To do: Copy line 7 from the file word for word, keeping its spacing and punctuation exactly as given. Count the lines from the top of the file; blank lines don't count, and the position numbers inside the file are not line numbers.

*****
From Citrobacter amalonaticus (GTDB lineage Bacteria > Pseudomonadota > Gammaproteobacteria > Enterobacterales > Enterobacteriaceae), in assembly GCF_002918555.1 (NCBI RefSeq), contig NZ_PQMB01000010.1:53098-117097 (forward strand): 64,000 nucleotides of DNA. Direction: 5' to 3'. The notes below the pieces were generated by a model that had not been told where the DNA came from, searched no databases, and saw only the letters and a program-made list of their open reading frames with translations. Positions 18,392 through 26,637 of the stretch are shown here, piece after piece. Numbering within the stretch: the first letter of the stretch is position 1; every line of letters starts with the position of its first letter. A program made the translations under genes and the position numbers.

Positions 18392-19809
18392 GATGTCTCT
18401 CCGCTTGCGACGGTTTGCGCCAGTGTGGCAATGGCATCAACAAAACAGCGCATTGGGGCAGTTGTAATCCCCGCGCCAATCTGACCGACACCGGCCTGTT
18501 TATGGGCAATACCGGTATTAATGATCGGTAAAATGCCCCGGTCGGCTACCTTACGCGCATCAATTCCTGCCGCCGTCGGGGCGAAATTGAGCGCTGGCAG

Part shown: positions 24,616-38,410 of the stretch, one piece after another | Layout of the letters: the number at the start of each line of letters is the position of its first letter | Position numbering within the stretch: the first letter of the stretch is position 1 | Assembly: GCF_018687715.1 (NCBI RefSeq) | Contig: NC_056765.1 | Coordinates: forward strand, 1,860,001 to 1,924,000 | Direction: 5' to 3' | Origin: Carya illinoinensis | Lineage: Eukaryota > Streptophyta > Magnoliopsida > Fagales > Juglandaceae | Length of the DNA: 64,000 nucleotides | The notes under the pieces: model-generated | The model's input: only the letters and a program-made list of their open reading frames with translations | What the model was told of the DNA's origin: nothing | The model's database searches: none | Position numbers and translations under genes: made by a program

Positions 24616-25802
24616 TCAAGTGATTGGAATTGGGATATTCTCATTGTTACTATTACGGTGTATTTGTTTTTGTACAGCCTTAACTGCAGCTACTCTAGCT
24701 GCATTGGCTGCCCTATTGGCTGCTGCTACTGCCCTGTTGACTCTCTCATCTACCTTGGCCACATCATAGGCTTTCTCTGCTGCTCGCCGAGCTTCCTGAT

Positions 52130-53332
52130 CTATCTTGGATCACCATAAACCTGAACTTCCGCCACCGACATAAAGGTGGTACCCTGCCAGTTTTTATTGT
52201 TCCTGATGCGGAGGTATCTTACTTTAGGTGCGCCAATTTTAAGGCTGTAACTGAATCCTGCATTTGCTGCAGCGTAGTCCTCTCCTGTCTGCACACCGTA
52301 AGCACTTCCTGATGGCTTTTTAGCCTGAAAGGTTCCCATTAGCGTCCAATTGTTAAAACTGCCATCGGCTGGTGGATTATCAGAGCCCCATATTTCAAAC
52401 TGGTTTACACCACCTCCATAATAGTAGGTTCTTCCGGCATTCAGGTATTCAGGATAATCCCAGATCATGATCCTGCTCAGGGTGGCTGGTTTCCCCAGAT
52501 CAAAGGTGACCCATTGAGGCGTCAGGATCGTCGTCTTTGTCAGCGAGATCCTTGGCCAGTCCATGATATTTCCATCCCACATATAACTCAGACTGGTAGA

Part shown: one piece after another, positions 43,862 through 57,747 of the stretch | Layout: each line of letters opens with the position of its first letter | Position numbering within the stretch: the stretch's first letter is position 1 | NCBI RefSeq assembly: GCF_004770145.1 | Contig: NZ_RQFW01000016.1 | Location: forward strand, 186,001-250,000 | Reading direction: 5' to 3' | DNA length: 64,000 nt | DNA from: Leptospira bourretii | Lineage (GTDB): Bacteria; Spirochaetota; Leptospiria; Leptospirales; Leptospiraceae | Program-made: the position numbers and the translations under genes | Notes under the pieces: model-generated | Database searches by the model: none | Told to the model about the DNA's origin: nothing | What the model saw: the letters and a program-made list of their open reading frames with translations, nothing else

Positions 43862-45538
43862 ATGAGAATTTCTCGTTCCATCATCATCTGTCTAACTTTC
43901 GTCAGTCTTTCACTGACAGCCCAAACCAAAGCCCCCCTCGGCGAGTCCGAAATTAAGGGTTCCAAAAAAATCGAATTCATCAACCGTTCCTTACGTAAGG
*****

Positions 24616-25802